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Discussion

In this study, we used echocardiography to observe the location of NWMAs induced preoperatively during DE and those developed intraoperatively by TEE monitoring in 54 high-risk vascular surgery patients. By using the κ coefficient, we observed an excellent correlation between preoperative and intraoperative rest WMA (κ range, 0.8–1.0), indicating concordance between preoperative and intraoperative echocardiographic recordings. However, poor agreement correlations were found between pre- and intraoperative locations of NWMAs (κ ≤ 0.4).
Although patients with severe and unstable coronary disease are warranted to undergo preoperative stress testing to direct toward the optimal prophylactic strategy, those who have stable coronary disease do not show much benefit from stress testing over clinical stratification. DE, among other stress tests, accurately determines reversible ischemic regions. However, those tests have stronger negative than positive predictive power, particularly in the stable coronary disease population. Perioperative β-blockade has proven to be a sufficient prophylactic regimen in such patients. In the current investigation, approximately 45% of our population presented with established CAD, 14% presented with two risk factors, and 43% showed three or more risk factors among the Lee's revised cardiac risk index, with fair LV function in average estimated by mean ejection fraction. This stratification puts this population in the gray zone of where optimized medical therapy is weighed against coronary revascularization. The purpose of this study was to determine which of the two prophylactic measures is optimal to provide better postoperative cardiac outcome.22,23
Autopsy studies have shown the pathologic similarity of perioperative MI to that occurring in the nonoperative setting; however, they were unsuccessful in predicting the site of vulnerable plaque rupture in most instances of perioperative MI based on the severity of coronary stenosis.6,7 This means that selective targeting of isolated culprit plaques by means of a focused revascularization technique as a prophylactic measure cannot be used with adequate results.
Because of the high propensity of CAD in the peripheral arterial disease population requiring elective surgical intervention, preoperative cardiac evaluation might suggest an indication for coronary revascularization in those presenting with severe coronary stenosis.5,24,25 Pooled data from previous studies were not in favor of preoperative coronary revascularization before major noncardiac surgery. In the Coronary Artery Revascularization Prophylaxis trial, coronary arterial revascularization in 258 symptomatically stable patients, but with severe CAD, did not confer beneficial perioperative or long-term outcomes than in the control group (252 patients) before major vascular operations.3 Similar findings were shown in the DECREASE-V (Dutch Echocardiographic Cardiac Risk Evaluation Applying Stress Echocardiography) randomized pilot study in 101 high-risk vascular surgery patients randomized either to no intervention (n = 52) or coronary revascularization before vascular surgery (n = 49).26 The Coronary Artery Surgery Study trial investigators suggested similar conclusions when equivocal long-term outcomes were observed between coronary artery bypass graft surgery and intensive medical treatment patient groups.27 These findings remained unchanged after 10 yr of follow-up. Comparable results were shown by medical treatment, surgical treatment, or percutaneous coronary intervention.28 Finally, reports of unwanted outcomes had been addressed for percutaneous coronary intervention before noncardiac surgery in the population at risk for CAD.29,30 Indeed, the reason that coronary artery bypass graft was found superior to percutaneous coronary intervention before vascular surgery in one study was the more extensive revascularization in the coronary artery bypass graft group.31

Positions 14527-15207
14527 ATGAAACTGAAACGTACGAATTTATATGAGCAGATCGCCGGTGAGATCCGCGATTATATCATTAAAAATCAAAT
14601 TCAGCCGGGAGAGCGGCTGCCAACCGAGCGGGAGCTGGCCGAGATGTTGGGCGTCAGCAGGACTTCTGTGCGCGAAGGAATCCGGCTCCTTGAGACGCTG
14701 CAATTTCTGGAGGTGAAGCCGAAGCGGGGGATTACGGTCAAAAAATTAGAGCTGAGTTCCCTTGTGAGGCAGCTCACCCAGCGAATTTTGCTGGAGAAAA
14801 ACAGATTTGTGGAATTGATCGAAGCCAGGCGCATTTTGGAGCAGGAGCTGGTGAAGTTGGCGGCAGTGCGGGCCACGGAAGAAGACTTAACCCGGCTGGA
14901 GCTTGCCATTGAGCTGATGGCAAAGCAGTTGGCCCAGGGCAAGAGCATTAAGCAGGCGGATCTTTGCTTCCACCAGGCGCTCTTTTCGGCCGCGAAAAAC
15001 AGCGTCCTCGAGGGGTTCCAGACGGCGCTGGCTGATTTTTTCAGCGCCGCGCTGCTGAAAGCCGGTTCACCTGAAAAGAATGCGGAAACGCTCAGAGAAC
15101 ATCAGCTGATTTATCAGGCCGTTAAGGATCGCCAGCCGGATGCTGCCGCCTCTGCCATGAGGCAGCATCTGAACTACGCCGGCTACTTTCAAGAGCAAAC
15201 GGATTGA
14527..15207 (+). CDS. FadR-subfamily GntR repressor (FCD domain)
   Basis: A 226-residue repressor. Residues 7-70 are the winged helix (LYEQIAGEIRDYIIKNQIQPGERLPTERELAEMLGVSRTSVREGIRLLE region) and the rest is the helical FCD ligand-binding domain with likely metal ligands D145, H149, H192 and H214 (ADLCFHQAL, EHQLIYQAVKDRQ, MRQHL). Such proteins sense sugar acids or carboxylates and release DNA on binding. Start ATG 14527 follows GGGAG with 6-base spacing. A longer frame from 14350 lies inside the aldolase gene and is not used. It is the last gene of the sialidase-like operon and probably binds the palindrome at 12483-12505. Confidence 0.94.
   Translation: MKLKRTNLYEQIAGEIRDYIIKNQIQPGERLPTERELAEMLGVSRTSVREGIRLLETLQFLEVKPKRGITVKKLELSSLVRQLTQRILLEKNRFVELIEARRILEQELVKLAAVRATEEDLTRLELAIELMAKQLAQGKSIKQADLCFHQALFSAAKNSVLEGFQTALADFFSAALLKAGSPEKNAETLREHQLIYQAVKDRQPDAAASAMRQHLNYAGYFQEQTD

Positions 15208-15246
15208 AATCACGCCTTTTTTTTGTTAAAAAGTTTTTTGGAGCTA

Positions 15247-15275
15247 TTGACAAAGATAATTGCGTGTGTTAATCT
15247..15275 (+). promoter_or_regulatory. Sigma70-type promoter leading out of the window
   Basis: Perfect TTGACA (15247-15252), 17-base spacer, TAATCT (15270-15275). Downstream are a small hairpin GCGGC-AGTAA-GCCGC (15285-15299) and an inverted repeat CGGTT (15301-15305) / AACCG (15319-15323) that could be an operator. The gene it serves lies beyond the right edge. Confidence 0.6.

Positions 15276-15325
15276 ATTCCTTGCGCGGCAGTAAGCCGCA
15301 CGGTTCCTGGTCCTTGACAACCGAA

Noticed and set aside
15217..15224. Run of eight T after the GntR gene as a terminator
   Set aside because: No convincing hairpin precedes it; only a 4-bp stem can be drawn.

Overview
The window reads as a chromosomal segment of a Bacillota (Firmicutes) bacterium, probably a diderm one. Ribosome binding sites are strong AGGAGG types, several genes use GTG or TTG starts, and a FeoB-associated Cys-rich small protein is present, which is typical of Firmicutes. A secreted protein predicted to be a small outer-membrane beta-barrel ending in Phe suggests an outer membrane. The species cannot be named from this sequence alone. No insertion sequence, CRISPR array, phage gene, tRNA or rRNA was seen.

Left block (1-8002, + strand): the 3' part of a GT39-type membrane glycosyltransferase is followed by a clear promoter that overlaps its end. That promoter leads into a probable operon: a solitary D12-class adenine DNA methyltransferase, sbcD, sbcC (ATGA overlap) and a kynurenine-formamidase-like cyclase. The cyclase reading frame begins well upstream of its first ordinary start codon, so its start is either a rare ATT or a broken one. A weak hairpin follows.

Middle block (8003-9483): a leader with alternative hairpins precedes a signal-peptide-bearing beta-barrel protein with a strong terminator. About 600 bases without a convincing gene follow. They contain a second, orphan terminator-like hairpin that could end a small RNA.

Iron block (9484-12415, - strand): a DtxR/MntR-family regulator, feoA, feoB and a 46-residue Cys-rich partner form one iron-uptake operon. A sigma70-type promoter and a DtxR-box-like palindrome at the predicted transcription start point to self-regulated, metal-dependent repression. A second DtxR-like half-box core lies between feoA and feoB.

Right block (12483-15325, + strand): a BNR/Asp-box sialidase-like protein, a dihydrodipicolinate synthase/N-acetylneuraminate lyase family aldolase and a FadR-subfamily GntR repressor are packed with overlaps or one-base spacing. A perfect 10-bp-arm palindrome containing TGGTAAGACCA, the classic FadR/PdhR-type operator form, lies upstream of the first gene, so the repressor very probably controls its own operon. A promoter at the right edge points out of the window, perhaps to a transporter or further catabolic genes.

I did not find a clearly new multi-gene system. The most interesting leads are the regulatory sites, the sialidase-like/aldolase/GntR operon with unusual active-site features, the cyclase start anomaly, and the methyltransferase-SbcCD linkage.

We reported postoperative cardiac outcomes as 26%, 11%, and 6% for postoperative cTnT release, MI, and cardiac death, respectively. These events were predictable by the induction of NWMAs by a DE stress test and even better predicted by the occurrence of intraoperative NWMAs. In our population, NWMAs induced during DE or detected intraoperatively by TEE presented more with multivessel CAD form, which was also correlated with the combined cardiac outcome (P = 0.003 for multivessel reversible ischemia by preoperative DE and P = 0.001 for multivessel reversible ischemia by intraoperative TEE) but not a single coronary vessel–related NWMAs (P = NS). This indicated the more extensive nature of coronary vascular disease they had.